Sunday, October 7, 2007 — One would think that with my boat ready to roll two weeks in advance of the opening, I could pick a window of nice weather to run it south. I could do that, but since I needed to be in Tacoma in the morning of Monday, October 8, I wouldn't have to make a special trip off island on that day if I headed out on Sunday. Add a comment Add a comment


September 29 to October 3, 2007 — The best thing about gearing the Satisfaction up for the summer season was that the boat was all set to go when chum season rolled around. Last year I was installing my stern roller just hours before I was to leave for Seattle; this year the boat sat waiting, all ready to go fishing except for putting the fall net on. Add a comment Add a comment


Early September 2007 — All the while as I was messing with pink salmon and gillnet rigging, Wayde was fishing for kings in Bellingham Bay. His biggest day was 20 kings on the opening day, at which time Schillie-Sauce had 60 kings, Phillip had 50, and Art had 40 king salmon. Those are some pretty good numbers, especially considering they weigh around 20 pounds each, and the price at the dock was $3.50 per pound! And to top it off, Wayde, Art, and Schillie were selling to their own market for $6 per pound. Yowsa! Add a comment Add a comment


Late August 2007 — During the second humpy opening with Davis and Mike, Davis asked why my boom was lashed to my mast. I showed him my coil of rigging line and the box of blocks, and told him I haven't had the time to get the thing rigged up. He couldn't believe I had the stuff for over a year and still haven't gotten around to the job. I had to explain that right now the wife and kids trump my "vacation" fishing boat on time allocation. Add a comment Add a comment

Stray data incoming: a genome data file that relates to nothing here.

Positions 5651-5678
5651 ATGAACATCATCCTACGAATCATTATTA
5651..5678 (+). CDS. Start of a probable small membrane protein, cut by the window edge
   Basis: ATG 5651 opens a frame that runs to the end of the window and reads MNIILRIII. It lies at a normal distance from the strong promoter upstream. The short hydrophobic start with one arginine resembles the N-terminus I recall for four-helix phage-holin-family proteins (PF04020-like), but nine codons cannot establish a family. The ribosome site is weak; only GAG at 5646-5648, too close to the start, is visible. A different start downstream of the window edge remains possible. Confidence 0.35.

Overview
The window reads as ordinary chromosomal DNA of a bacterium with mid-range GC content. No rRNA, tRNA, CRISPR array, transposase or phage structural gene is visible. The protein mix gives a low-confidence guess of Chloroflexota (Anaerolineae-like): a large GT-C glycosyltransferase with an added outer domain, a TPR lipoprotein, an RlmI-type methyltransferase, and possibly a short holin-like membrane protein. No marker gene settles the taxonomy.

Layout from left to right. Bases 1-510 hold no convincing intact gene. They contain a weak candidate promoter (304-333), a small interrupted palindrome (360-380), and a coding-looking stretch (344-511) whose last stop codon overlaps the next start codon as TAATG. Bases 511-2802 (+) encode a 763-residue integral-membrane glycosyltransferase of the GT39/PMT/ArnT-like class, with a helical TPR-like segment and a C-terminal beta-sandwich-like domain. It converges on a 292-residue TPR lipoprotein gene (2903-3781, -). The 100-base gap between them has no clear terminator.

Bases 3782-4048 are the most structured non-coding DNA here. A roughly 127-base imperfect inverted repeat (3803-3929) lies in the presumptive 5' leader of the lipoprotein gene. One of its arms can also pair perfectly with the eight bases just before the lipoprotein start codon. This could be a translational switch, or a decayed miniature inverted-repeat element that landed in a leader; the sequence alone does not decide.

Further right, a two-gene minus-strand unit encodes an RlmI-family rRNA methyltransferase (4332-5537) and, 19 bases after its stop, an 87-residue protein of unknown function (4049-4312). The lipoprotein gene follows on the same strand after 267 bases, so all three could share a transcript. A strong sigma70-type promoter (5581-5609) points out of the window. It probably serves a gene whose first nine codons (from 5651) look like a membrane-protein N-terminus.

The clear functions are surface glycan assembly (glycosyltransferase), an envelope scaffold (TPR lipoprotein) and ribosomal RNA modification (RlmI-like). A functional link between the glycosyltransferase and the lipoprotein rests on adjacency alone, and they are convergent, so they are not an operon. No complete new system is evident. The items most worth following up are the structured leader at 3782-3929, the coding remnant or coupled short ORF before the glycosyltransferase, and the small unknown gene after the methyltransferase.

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National Fisherman Live

National Fisherman Live: 3/10/15

In this episode, Online Editor Leslie Taylor talks with Mike McLouglin, vice president of Dunlop Industrial and Protective Footwear.

National Fisherman Live: 2/24/15

In this episode:

March date set for disaster aid dispersal
Oregon LNG project could disrupt fishing
NOAA tweaks gear marking requirement
N.C. launches first commercial/recreational dock
Spiny lobster traps limits not well received

Inside the Industry

SeaShare, a non-profit organization that facilitates donations of seafood to feed the hungry, announced on Wednesday, July 29 that it had partnered up with Alaska seafood companies, freight companies and the Coast Guard, to coordinate the donation and delivery of 21,000 pounds of halibut to remote villages in western Alaska. 

On Wednesday, the Coast Guard loaded 21,000 pounds of donated halibut on its C130 airplane in Kodiak and made the 634-mile flight to Nome.


The New England Fishery Management Council  is soliciting applications for seats on the Northeast Trawl Survey Advisory Panel and the deadline to apply is July 31 at 5:00 p.m.

The panel will consist of 16 members including members of the councils and the Atlantic States Fishery Commission, industry experts, non-federal scientists and Northeast Fisheries Science Center scientists. Panel members are expected to serve for three years.